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TheFoo

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Love it. Super fast, great handling, superb build quality!
Yes, the feeling of quality is palpable. Unshakeable chassis and precise controls go a long way.

I continue to be amazed by how comfortable the ride is. Very compliant and well-damped. Not even Manhattan potholes unsettle the car. You feel the bumps but never any aftershocks or lateral to-and-fro.
 

OtterMeanGreen

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Yes, the feeling of quality is palpable. Unshakeable chassis and precise controls go a long way.

I continue to be amazed by how comfortable the ride is. Very compliant and well-damped. Not even Manhattan potholes unsettle the car. You feel the bumps but never any aftershocks or lateral to-and-fro.
I too was amazed by how modern Ferrari's like the 458 Spider, 599, 612, California and FF handled Central New Jersey roads. Like New York we too have a serious pothole problem, thanks to brine, road salts and the amount of construction vehicles use our roads. I was expecting a teeth jittery shit ride and I was left with something more structurally sound then my Honda.

Speaking of Ferrari. Hopefully the names don't trigger anyone ;) . His later works are pretty cool, which includes BMW M-Cars, Lamborghini, McLaren. Just wish the Ferrari one (his most viewed video) has the attached exhaust notes.

 
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TheFoo

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I too was amazed by how modern Ferrari's like the 458 Spider, 599, 612, California and FF handled Central New Jersey roads. Like New York we too have a serious pothole problem, thanks to brine, road salts and the amount of construction vehicles use our roads. I was expecting a teeth jittery shit ride and I was left with something more structurally sound then my Honda.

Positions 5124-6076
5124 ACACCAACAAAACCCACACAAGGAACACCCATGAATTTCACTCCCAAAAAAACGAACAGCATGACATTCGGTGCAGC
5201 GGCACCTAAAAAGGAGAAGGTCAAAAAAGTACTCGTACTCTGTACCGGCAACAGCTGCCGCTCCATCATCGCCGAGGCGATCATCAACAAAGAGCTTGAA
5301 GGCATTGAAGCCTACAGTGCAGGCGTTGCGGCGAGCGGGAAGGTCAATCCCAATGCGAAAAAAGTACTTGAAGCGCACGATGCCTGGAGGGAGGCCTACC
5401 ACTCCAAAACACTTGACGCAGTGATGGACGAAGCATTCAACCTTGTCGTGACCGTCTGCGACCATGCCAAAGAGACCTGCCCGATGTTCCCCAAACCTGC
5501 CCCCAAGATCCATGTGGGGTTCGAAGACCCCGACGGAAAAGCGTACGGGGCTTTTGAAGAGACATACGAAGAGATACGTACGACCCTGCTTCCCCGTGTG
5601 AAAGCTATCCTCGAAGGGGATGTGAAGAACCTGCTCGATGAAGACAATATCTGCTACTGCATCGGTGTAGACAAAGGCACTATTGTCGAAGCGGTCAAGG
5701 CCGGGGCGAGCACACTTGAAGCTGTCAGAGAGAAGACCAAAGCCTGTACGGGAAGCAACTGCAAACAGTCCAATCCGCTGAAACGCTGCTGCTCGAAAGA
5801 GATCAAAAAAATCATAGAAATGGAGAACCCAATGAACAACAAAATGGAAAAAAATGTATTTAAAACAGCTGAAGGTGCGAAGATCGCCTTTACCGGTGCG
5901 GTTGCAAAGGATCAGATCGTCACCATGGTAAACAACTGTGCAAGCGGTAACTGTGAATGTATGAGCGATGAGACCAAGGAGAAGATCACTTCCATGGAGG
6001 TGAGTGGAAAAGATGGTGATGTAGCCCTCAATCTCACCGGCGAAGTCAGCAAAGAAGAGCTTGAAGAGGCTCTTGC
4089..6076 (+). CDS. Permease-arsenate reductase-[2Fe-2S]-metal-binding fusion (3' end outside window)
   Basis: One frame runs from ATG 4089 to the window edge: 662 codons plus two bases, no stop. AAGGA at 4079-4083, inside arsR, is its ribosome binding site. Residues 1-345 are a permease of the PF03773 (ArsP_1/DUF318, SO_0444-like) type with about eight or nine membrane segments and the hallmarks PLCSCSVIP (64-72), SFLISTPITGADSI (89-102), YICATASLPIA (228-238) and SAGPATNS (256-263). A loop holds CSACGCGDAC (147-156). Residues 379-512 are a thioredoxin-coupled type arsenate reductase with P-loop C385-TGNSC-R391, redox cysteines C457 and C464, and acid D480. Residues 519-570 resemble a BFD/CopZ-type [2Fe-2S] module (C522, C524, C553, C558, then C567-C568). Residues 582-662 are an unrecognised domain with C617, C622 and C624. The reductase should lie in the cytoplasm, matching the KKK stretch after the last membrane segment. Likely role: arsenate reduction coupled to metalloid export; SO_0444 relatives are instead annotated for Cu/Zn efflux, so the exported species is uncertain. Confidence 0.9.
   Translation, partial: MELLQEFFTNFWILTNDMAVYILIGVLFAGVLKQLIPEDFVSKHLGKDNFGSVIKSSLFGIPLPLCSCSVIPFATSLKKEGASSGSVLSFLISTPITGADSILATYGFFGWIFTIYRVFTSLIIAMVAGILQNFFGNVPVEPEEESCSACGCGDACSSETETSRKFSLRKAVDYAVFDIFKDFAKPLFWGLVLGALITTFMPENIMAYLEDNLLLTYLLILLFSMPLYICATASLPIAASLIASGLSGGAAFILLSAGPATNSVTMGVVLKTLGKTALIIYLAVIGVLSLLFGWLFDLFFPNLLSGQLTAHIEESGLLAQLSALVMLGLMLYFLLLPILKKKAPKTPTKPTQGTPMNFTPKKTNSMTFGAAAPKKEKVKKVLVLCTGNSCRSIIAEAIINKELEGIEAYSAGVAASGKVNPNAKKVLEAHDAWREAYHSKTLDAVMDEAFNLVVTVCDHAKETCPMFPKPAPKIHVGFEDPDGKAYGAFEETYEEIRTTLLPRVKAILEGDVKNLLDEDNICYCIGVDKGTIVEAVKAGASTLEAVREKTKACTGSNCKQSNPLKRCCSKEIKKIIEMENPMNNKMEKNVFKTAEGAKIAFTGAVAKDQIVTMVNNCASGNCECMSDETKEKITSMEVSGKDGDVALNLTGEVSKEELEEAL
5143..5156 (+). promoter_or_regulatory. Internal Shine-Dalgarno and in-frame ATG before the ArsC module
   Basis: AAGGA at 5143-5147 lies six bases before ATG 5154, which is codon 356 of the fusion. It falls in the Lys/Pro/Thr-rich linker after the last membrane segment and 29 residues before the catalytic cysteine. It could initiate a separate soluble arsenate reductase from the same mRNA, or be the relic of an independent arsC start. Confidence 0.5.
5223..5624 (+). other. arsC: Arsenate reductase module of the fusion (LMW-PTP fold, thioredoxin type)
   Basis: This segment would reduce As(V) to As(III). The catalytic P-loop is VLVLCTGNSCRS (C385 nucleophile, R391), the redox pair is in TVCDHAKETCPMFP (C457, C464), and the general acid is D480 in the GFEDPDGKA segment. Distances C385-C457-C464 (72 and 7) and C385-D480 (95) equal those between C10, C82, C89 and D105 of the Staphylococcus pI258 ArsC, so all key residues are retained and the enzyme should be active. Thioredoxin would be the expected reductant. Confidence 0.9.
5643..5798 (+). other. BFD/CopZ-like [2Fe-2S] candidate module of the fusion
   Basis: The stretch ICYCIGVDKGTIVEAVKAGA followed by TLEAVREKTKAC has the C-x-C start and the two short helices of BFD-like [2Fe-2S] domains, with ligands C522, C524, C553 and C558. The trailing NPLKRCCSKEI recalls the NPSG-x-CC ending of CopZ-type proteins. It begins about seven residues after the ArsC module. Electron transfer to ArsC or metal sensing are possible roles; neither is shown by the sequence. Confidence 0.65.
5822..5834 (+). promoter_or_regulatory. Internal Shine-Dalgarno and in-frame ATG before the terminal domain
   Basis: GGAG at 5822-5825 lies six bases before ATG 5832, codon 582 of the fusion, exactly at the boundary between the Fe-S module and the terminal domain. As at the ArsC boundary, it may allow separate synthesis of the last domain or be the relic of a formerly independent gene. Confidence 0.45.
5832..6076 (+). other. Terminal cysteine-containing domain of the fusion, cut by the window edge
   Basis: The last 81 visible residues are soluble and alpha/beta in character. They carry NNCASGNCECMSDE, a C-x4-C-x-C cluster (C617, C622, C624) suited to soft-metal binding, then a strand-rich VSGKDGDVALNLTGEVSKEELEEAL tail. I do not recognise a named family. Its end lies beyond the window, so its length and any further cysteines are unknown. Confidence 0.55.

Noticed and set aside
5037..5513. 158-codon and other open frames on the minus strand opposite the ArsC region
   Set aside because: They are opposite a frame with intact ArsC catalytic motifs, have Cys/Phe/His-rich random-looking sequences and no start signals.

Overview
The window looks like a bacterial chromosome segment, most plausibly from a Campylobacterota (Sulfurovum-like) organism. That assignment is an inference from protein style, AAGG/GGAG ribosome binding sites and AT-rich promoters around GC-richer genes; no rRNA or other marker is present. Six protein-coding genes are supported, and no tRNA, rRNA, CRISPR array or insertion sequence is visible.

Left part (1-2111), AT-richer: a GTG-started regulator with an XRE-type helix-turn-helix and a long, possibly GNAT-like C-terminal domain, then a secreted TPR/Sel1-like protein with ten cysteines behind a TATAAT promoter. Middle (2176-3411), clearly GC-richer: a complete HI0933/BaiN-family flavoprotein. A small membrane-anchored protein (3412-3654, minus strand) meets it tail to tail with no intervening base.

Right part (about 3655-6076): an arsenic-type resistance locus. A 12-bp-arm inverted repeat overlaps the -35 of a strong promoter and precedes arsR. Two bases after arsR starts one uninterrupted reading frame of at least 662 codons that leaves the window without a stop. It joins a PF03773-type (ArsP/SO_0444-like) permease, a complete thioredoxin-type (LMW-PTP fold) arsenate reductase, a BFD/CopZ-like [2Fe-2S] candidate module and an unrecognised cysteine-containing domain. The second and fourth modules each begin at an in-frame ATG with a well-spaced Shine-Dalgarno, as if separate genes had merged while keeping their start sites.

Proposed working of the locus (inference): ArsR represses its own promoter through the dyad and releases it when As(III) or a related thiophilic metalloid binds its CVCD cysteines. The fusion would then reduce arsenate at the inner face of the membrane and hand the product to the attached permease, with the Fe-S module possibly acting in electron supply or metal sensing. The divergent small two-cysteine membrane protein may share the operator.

Speaking of Ferrari. Hopefully the names don't trigger anyone ;)

I've heard that of modern Ferraris too. As in the case of Porsche, a lightweight, extremely rigid chassis pays dividends.
 

OtterMeanGreen

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I've heard that of modern Ferraris too. As in the case of Porsche, an extremely rigid chassis pays dividends.
I know what you mean. The Scuderia, 16M, GTO, Stradale were all pretty rigid and taxing on the body.
 

Thrift Vader

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What are you talking about? Most of the people in this thread are talking about changing their oil more often than the manufacturer recommends.
Most?

Not to my eyes. 3,000 kilometers is the standard oil change interval.
7,500 miles?
remotely close to proper car care? hope so.

Porsche recommends 10,000 mile oil changes, with Mobil 1?

Okay, take out your wallet. throw it on the ground. pour thinners on it. and light it with a spray can of brake cleaner and a lighter.

Or, get better oil, and change it yourself. regularly.
 

TheFoo

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I know what you mean. The Scuderia, 16M, GTO, Stradale were all pretty rigid and taxing on the body.
I mean the opposite. Since the chassis on these cars are lighter and more rigid, their suspensions work more efficiently. Hence, Ferraris and Porsches are much more comfortable than people might imagine.
 

brokencycle

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Most?

Not to my eyes. 3,000 kilometers is the standard oil change interval.
7,500 miles?
remotely close to proper car care? hope so.

Porsche recommends 10,000 mile oil changes, with Mobil 1?

Okay, take out your wallet. throw it on the ground. pour thinners on it. and light it with a spray can of brake cleaner and a lighter.

Or, get better oil, and change it yourself. regularly.
I literally posted a link to Porsche's recommendation for the GT3 which is 12,000 miles. Most modern cars are either 5k or 10k miles using synthetic oil.

I'm glad you know more than the engineers at the manufacturers though.
 

TheFoo

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Most?

Not to my eyes. 3,000 kilometers is the standard oil change interval.